>The Collection

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My knowledge of the ways of little boys is largely second-hand or academic.  One thing I do know is that children like to collect things, especially disgusting things.  Partially this knowledge is drawn from my own childhood experience – I myself had a turtle skeleton, complete with shell, which I kept in a cigar box. 
Mostly, though, my expectation of what little boys ‘are like’ is drawn from literature – snips, and snails, and puppy dog tails, and all that nonsense.  B often reminds me of Tom Sawyer, although I do think it’s his way of crossing his ankle over the opposite knee as if he hadn’t a care in the world.  (Which, let’s face it, he doesn’t.  Being almost-four is not exactly a high-stress occupation.)  Anyway, B has started his own ‘collection’ – he’ll excitedly pick something up off of the sidewalk and exclaim, “Mommy!  Look what I found!  I’m going to take this home for my collection!!”  
As I anticipate the growth of this Collection, I often think of Tom Sawyer and his scheme to avoid whitewashing Aunt Polly’s fence:

He got out his wordly wealth and examined it – bit of toys, marbles and trash, enough to buy an exchange of work maybe, but not half enough to buy so much as half an hour of pure freedom.  So he returned his straightened means to his pocket, and gave up the idea of trying  to buy boys.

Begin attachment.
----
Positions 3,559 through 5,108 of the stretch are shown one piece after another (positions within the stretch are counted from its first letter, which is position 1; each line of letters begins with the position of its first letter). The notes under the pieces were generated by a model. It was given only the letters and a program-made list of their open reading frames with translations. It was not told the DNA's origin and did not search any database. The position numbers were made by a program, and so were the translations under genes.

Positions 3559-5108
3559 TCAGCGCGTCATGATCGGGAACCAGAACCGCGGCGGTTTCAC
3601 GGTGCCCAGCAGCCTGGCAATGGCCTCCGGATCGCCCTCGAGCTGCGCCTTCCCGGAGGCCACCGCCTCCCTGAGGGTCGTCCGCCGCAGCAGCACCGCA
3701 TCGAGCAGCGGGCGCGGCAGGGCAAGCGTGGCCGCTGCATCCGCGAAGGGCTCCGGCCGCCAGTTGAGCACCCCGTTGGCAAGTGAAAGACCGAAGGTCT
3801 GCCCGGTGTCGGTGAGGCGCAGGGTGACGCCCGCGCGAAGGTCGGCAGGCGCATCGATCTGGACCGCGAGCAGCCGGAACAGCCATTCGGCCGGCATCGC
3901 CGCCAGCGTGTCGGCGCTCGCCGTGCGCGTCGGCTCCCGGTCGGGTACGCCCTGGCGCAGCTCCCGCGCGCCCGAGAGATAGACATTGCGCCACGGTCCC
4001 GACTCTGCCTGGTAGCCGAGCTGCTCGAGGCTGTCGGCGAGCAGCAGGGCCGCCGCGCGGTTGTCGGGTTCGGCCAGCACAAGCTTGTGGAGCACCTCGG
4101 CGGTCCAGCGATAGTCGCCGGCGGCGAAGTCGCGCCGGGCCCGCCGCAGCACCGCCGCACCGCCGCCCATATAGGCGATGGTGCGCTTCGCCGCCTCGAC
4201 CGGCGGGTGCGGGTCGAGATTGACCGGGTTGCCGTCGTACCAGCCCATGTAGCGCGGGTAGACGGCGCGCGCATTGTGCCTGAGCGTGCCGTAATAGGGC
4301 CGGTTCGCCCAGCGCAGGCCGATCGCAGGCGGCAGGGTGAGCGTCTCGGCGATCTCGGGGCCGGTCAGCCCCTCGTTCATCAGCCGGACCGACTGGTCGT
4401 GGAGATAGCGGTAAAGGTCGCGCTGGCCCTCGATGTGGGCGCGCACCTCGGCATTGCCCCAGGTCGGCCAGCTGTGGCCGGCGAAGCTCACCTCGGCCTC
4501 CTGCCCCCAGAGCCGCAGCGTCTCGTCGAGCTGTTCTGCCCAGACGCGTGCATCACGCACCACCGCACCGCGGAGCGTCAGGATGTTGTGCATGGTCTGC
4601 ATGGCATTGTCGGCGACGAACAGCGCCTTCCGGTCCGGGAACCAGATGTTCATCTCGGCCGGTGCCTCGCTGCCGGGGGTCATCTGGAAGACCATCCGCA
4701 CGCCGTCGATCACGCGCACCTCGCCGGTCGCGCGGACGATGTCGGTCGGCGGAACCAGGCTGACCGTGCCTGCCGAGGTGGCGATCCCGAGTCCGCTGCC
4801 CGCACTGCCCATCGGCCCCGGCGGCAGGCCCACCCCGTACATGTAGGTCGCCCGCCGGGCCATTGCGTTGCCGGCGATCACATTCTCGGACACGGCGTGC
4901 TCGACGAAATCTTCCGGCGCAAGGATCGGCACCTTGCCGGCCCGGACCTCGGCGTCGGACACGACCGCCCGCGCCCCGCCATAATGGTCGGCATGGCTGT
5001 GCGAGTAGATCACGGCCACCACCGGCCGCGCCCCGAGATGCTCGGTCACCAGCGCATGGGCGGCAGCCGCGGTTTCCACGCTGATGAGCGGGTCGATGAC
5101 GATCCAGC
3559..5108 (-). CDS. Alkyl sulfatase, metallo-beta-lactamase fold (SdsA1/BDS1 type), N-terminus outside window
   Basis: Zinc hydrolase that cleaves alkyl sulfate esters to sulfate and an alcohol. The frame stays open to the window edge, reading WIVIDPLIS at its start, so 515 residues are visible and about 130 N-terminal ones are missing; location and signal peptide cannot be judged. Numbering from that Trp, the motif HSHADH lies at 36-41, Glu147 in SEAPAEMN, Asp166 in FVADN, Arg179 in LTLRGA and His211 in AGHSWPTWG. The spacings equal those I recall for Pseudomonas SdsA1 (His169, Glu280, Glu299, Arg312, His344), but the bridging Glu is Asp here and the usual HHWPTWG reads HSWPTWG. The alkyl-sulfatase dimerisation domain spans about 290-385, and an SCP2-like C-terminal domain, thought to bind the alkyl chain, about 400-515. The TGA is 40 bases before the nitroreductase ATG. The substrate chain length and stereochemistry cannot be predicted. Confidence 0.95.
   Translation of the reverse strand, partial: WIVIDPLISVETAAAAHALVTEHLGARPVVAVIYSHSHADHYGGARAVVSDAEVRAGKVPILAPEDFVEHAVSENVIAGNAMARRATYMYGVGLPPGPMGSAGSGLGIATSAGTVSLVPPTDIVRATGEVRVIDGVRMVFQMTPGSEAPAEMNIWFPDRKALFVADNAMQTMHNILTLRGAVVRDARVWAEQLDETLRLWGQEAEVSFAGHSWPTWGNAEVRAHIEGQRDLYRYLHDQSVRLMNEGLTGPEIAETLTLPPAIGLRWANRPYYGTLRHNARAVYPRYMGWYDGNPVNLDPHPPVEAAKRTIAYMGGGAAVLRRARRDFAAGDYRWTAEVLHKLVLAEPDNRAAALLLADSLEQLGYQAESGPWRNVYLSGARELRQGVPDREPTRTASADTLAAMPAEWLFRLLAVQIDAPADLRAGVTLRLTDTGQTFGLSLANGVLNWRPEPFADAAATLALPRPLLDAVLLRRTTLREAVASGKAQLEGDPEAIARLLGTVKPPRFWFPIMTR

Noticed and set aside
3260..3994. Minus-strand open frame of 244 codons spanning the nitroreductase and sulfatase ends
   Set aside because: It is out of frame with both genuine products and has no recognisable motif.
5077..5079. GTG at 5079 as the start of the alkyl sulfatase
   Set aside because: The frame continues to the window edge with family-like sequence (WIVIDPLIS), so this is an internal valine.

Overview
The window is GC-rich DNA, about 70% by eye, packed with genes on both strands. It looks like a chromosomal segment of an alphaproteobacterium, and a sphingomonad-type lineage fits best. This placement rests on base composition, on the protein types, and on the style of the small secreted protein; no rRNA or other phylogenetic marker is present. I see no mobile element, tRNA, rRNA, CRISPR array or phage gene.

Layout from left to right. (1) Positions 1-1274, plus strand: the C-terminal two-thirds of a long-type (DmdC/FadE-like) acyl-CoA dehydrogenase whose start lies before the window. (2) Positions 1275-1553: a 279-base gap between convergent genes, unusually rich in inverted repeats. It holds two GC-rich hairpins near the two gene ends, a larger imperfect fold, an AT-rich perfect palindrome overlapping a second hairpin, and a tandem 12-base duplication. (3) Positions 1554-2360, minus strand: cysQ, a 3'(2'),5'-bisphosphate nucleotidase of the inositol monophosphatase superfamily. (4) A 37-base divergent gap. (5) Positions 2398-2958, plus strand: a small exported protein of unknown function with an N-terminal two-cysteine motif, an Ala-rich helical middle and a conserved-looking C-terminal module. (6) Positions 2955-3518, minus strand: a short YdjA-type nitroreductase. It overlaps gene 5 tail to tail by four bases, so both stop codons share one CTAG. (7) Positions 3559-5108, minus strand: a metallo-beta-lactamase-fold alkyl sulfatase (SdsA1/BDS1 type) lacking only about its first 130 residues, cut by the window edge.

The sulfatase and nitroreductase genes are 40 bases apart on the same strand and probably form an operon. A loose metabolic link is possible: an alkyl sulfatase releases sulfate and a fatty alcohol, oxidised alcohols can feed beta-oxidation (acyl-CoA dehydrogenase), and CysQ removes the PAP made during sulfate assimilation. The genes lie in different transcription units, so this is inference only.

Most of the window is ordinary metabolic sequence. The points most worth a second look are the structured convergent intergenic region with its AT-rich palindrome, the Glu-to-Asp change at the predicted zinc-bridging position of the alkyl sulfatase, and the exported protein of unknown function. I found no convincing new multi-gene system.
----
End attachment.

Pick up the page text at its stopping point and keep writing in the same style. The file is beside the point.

Tom of course cleverly convinces his friends to pay him for the privelege of whitewashing the fence, in exchange for the contents of their pockets:

… Tom had traded the next chance to Billy Fisher for a kite in good repair; and when he played out, Johnny Miller bought in for a dead rat and a string to swing it with …  And when the middle of the afternoon came, from being a poor, poverty-stricken boy in the morning, Tom was literally rolling in wealth.  He had, besides the things before mentioned, twelve marbles, part of a jew-harp, a piece of blue bottle-glass to look through, a spool cannon, a key that wouldn’t unlock anything, a fragment of chalk, a glass stopper of a decanter, a tin soldier, a couple of tadpoles, six fire-crackers, a kitten with only one eye, a brass door-knob, a dog-collar — but no dog — the handle of a knife, four pieces of orange, and a dilapidated old window sash.

The Adventures of Tom Sawyer – Mark Twain

 Happily, B’s collection currently does not include any animals (dead or otherwise), but it’s fairly impressive nonetheless.

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